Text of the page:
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Originally Posted by TheOne® View Post
The concept of an open kitchen however is practically non-existent in India (unless you have a bachelor's flat or so). It involved matters ("problems" for our contractor haha) of getting a kitchen done that is both practical and decorative (since it is part of the living room and the first thing you see when you enter the house). Now, it seems that Indians have a different sense of practicality in some matters because it took me a lot of effort to explain concerning what and why I wanted things done in a particular way in the kitchen. And it is a DRY kitchen with wooden floor in it - everybody called me nuts. In any case, if you know what to look out for when implying such a concept it is absolutely easy to handle and to maintain!
I agree. While the upside is the spaciousness and beauty of a kitchen, this concept still does not work very practically in a typical Indian kitchen.
  • Dry kitchens do not exist in India. Coconut scraping, vegetable washing, washing of the platform and the entire kitchen itself. Our culture uses a lot of water, both in the bathroom and in the kitchen. Both are considerably wet areas.
  • An open kitchen does not work out well if you cook masala-type food everyday with lots of ginger and garlic and spice everyday. Your curtains, sofa and everything absorbs the smell. The chimney helps somewhat, not entirely. Have you ever smelled the upholstery in an Indian restaurant? You don't smell it during running hours because the AC is on.
  • If you are cooking up a storm, all the heat from the kitchen is shared with your living room. People watching TV start sweating, lol. You need a super-powerful aircon to counteract these problems.
  • The only true way to maintain a dry/open kitchen is to do what we did. Fire the cook and the bai and cook your own daily food and clean the kitchen yourself everyday after dinner.
  • You need a dishwasher to keep everything tidy and to make sure that the dishes are clean and dry, from the machine to your kitchen cupboard. You cannot have pots and pans and pressure cookers lying around. Your kitchen needs to be as nice looking as your living room. Always.
  • It gets difficult when you have guests. In a closed kitchen, it can look like WWII while you cook and prepare for your guests. It matters not, as long as the dining table is clean and the dishes are well-presented. In our case we have to cook AND finish all cleaning before the guest arrives. Cooking cannot be completed just before the guests arrive, as everything would smell of food.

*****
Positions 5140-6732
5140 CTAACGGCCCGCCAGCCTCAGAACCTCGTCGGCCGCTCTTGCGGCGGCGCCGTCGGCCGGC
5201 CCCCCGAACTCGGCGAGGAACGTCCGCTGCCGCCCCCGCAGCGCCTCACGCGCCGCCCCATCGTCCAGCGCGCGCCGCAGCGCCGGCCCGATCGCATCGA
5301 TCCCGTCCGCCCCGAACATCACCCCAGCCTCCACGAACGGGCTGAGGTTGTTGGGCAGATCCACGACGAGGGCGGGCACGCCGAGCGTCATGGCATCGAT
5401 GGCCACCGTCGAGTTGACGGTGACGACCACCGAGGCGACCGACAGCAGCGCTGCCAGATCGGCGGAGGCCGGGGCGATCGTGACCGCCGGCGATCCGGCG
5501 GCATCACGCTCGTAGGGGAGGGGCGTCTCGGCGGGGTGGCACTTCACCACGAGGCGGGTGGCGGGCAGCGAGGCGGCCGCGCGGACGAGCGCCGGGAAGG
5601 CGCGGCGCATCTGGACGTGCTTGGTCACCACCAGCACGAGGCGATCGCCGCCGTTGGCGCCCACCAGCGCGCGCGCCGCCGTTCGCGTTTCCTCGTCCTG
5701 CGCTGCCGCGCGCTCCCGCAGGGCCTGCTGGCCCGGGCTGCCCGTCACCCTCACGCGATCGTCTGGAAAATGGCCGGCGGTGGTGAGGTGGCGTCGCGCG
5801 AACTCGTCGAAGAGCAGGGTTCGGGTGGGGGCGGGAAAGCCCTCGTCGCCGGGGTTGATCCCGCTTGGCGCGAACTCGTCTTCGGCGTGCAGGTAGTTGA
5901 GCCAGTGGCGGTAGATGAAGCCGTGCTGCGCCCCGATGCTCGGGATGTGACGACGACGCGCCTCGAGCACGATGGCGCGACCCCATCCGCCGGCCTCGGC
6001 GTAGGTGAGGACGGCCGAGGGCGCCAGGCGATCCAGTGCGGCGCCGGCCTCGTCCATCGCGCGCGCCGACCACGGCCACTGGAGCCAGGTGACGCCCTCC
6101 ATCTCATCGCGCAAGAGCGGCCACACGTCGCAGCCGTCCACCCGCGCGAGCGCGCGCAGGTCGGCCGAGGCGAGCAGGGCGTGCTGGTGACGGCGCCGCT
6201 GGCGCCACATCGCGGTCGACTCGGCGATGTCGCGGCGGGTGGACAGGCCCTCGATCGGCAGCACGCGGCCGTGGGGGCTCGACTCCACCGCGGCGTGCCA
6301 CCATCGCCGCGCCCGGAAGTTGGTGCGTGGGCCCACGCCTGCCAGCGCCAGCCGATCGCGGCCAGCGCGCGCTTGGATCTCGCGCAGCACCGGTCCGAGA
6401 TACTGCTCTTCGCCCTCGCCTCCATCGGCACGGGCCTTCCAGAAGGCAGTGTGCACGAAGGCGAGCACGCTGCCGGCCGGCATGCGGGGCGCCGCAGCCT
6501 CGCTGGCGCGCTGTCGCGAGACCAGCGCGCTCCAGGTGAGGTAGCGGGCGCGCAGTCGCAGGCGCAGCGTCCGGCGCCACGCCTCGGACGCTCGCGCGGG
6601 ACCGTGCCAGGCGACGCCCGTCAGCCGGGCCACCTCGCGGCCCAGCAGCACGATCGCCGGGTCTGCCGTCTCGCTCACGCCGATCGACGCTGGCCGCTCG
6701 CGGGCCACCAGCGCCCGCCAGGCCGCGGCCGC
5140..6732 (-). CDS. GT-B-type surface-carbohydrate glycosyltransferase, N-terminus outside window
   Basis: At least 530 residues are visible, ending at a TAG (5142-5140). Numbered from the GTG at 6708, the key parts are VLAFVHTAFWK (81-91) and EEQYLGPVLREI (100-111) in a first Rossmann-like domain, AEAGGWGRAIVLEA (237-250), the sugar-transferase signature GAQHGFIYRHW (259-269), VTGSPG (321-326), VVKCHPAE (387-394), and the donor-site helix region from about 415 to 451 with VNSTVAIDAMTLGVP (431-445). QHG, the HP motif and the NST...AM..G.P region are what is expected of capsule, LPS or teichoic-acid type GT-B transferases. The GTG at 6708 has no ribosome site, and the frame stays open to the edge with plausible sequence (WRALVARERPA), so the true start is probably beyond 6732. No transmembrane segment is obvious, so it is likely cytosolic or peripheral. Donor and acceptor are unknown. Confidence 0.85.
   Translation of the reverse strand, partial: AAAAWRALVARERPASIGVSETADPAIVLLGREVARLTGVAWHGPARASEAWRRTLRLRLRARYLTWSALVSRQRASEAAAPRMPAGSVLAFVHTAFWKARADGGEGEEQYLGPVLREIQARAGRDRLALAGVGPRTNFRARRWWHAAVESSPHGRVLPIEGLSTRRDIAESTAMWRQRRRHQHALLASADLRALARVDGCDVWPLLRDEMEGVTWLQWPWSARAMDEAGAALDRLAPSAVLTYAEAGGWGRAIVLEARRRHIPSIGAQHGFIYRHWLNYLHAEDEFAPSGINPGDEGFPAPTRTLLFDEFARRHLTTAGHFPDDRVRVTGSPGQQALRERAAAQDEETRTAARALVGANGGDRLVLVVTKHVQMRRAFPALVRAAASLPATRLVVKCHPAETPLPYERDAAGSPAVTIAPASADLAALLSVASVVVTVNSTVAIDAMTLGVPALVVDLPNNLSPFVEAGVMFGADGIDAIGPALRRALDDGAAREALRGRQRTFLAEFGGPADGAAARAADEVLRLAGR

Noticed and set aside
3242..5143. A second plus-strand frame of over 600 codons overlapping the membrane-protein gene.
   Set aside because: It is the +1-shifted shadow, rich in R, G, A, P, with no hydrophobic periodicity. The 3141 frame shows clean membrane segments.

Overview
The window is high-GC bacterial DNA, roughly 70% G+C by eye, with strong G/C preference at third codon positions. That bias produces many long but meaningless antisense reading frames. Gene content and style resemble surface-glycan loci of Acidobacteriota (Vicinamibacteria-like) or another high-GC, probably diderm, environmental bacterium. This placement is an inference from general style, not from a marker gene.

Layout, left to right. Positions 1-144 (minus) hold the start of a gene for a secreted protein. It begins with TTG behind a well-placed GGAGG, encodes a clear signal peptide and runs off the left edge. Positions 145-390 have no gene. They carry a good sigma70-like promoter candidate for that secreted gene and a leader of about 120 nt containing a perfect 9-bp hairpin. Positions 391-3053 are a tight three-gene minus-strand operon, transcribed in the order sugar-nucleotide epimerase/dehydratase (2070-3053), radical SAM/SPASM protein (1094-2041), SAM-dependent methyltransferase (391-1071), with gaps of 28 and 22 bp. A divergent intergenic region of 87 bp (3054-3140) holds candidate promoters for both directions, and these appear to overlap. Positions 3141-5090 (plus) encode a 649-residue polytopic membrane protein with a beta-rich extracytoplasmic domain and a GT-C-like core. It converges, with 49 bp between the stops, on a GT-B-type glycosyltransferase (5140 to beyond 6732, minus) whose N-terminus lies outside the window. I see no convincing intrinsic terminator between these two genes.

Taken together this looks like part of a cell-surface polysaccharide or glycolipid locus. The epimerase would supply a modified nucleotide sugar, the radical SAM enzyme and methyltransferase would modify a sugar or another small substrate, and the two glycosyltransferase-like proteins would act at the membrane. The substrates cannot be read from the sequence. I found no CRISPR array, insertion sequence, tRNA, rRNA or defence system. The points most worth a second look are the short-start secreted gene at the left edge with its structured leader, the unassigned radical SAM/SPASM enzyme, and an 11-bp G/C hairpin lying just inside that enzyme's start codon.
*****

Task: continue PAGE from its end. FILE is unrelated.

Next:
• Presentation, reheating and serving of the food is done in FRONT of the guests during the party.
  • The used dishes after dinner stay around till the guests leave, or you have to put them into the dishwasher while they are still there. Of course, this is not a big problem for a typical Indian dinner party, as dinner is generally the last thing on the agenda before the night is over.
    In our case, it is usually the first thing on the agenda, before the party begins.

If one can accept all the things mentioned above, an open kitchen is a delightful experience. We enjoy it a lot.


Of course from a simple impractical love story, we have gone on to the practicalities of having a european style kitchen in India, lol.

That's life on TBHP isn't it?
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Old 18th June 2009, 14:10   #381
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Sam not only was this a tutorial on how to mantain an open Euro style kitchen in India but also "how to survive without bai". Call me a newly wed ignorant buff I never knew dishwashers existed in India or if there is enough market that people would buy them. I stayed at a few "5*service apt (as they like to call it)" Kitchen was nice good and dry but yet; deprived of a dishwasher

Totally OT but I am a fan of dishwashers and have even washed just 1 cup for the heck of it in a dishwasher. Something about warm plates makes me hungry. Sorry about a total OT from my end.
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Old 18th June 2009, 15:13   #382
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So did you get a german dishwasher and german fittings in your kitchen?

I chose a german brand named Hettich for all the kitchen fitting. I believe there are other good ones like Hafele( with a dotty thingy on the "e") and Blum(dotty thingy on the u).
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Old 18th June 2009, 15:38   #383
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So did you get a german dishwasher and german fittings in your kitchen?

I chose a german brand named Hettich for all the kitchen fitting. I believe there are other good ones like Hafele( with a dotty thingy on the "e") and Blum(dotty thingy on the u).
lol we got Italian. Everything from Kaff.

Hettich is excellent. And you're a bit dotty on the Blum, lol.

If you cannot type Häfele with an English Keyboard you can substitute it with Haefele (note the extra e)
But you've made a mistake with Blum. Blum is just Blum and not Blüm.

The additional "e" is an easy substitute for ö, ä and ü.

O is pronounced as an "OH" - just like English. But ö is somewhat like a cross between "UH" and "OH".

And if you have someone called Jürjen, for example, it would be correct to write his name as Juerjen in English.

Last edited by Dippy : 18th June 2009 at 17:44.
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Old 18th June 2009, 16:41   #384
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i am loving it beautifully written with emotions thrown into it . It was indeed a pleasure to read this space and one thing i know for sure tomorrow morning my company IT guys are disallowing me to use net hehe .

I just love the concept of open kitchen but you hardly get to see it here in india ,i had one back in germany in my good old research work days and i enjoyed it .

BTW sam i studied right across the English Garden in Munich amazing afternoons i would say " The whole thing opposite to the end of the huge road is called the University Area " and i was quite genuinely surprised of what happened.